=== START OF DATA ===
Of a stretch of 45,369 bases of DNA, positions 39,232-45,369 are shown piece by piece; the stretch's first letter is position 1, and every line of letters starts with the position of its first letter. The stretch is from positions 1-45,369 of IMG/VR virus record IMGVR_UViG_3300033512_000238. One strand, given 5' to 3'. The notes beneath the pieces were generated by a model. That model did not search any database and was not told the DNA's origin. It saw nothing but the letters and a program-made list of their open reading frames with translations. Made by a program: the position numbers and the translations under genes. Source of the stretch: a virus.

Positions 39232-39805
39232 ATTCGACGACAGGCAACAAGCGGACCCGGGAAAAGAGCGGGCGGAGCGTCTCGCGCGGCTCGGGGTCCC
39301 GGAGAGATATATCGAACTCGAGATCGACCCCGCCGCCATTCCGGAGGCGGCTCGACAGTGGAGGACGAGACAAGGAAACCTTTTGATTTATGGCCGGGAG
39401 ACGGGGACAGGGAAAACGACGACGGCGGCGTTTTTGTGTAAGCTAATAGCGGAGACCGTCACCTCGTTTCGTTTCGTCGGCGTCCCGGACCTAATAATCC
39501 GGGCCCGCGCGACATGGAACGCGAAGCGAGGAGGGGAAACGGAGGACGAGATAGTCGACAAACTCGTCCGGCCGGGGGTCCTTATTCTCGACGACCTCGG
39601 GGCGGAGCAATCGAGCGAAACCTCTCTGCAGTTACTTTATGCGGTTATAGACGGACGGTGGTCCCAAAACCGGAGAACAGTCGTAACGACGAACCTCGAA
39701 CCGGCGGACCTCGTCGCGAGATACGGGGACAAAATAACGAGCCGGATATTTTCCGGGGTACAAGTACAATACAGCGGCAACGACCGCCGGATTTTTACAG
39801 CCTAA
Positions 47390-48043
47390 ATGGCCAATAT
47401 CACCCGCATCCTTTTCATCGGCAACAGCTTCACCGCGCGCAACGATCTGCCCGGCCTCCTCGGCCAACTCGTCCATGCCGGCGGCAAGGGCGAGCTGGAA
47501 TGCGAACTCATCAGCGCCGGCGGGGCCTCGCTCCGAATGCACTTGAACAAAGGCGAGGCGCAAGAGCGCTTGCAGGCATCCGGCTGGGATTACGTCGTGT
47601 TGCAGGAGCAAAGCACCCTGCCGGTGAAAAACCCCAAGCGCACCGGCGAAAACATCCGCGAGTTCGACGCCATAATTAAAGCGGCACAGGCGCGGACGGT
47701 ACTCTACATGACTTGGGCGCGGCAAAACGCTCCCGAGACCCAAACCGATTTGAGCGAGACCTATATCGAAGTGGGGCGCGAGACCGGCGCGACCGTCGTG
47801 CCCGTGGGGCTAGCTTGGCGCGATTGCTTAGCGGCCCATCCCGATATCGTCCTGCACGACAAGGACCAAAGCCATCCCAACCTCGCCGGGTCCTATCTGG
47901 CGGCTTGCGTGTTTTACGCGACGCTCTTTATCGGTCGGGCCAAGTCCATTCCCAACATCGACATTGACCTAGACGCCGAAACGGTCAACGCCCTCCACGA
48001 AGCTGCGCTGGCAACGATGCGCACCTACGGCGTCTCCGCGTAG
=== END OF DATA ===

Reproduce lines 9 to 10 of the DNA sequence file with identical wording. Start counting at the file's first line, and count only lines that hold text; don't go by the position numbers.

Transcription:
39801 CCTAA
Positions 47390-48043